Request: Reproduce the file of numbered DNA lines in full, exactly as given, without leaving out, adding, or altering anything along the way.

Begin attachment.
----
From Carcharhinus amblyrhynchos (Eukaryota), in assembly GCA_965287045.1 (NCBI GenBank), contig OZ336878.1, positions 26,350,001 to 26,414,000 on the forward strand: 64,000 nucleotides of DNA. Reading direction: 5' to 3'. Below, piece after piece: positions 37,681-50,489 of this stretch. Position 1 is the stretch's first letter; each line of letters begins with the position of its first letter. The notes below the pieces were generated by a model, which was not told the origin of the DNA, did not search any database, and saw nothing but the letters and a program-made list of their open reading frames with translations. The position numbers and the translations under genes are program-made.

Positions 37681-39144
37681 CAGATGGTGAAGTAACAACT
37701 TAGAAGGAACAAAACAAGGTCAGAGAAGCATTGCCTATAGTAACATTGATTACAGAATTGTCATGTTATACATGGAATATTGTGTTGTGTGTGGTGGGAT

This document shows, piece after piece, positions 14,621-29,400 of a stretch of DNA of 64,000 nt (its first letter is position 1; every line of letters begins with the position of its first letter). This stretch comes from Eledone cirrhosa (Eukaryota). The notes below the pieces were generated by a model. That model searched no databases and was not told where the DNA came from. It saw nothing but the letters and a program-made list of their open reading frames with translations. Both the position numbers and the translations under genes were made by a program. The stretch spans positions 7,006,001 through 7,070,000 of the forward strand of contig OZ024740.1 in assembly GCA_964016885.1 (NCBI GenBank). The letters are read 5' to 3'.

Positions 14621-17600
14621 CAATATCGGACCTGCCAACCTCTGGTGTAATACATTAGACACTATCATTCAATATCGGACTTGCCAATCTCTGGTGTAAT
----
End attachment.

From Carcharhinus amblyrhynchos (Eukaryota), in assembly GCA_965287045.1 (NCBI GenBank), contig OZ336878.1, positions 26,350,001 to 26,414,000 on the forward strand: 64,000 nucleotides of DNA. Reading direction: 5' to 3'. Below, piece after piece: positions 37,681-50,489 of this stretch. Position 1 is the stretch's first letter; each line of letters begins with the position of its first letter. The notes below the pieces were generated by a model, which was not told the origin of the DNA, did not search any database, and saw nothing but the letters and a program-made list of their open reading frames with translations. The position numbers and the translations under genes are program-made.

Positions 37681-39144
37681 CAGATGGTGAAGTAACAACT
37701 TAGAAGGAACAAAACAAGGTCAGAGAAGCATTGCCTATAGTAACATTGATTACAGAATTGTCATGTTATACATGGAATATTGTGTTGTGTGTGGTGGGAT

This document shows, piece after piece, positions 14,621-29,400 of a stretch of DNA of 64,000 nt (its first letter is position 1; every line of letters begins with the position of its first letter). This stretch comes from Eledone cirrhosa (Eukaryota). The notes below the pieces were generated by a model. That model searched no databases and was not told where the DNA came from. It saw nothing but the letters and a program-made list of their open reading frames with translations. Both the position numbers and the translations under genes were made by a program. The stretch spans positions 7,006,001 through 7,070,000 of the forward strand of contig OZ024740.1 in assembly GCA_964016885.1 (NCBI GenBank). The letters are read 5' to 3'.

Positions 14621-17600
14621 CAATATCGGACCTGCCAACCTCTGGTGTAATACATTAGACACTATCATTCAATATCGGACTTGCCAATCTCTGGTGTAAT